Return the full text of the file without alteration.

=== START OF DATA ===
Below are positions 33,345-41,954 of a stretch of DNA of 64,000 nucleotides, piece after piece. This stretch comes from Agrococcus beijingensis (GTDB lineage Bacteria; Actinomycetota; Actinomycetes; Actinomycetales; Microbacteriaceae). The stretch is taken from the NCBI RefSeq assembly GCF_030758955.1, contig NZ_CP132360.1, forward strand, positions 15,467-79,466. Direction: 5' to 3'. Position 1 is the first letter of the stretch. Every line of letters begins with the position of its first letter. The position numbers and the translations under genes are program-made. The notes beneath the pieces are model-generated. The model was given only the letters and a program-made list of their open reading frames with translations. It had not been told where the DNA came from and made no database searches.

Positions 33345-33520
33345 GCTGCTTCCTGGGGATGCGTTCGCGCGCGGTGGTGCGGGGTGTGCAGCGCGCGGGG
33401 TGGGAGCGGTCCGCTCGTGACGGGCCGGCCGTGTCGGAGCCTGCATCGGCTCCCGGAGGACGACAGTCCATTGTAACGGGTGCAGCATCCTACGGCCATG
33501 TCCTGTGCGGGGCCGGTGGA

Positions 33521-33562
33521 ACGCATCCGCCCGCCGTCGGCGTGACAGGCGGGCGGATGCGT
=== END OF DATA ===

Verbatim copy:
Below are positions 33,345-41,954 of a stretch of DNA of 64,000 nucleotides, piece after piece. This stretch comes from Agrococcus beijingensis (GTDB lineage Bacteria; Actinomycetota; Actinomycetes; Actinomycetales; Microbacteriaceae). The stretch is taken from the NCBI RefSeq assembly GCF_030758955.1, contig NZ_CP132360.1, forward strand, positions 15,467-79,466. Direction: 5' to 3'. Position 1 is the first letter of the stretch. Every line of letters begins with the position of its first letter. The position numbers and the translations under genes are program-made. The notes beneath the pieces are model-generated. The model was given only the letters and a program-made list of their open reading frames with translations. It had not been told where the DNA came from and made no database searches.

Positions 33345-33520
33345 GCTGCTTCCTGGGGATGCGTTCGCGCGCGGTGGTGCGGGGTGTGCAGCGCGCGGGG
33401 TGGGAGCGGTCCGCTCGTGACGGGCCGGCCGTGTCGGAGCCTGCATCGGCTCCCGGAGGACGACAGTCCATTGTAACGGGTGCAGCATCCTACGGCCATG
33501 TCCTGTGCGGGGCCGGTGGA

Positions 33521-33562
33521 ACGCATCCGCCCGCCGTCGGCGTGACAGGCGGGCGGATGCGT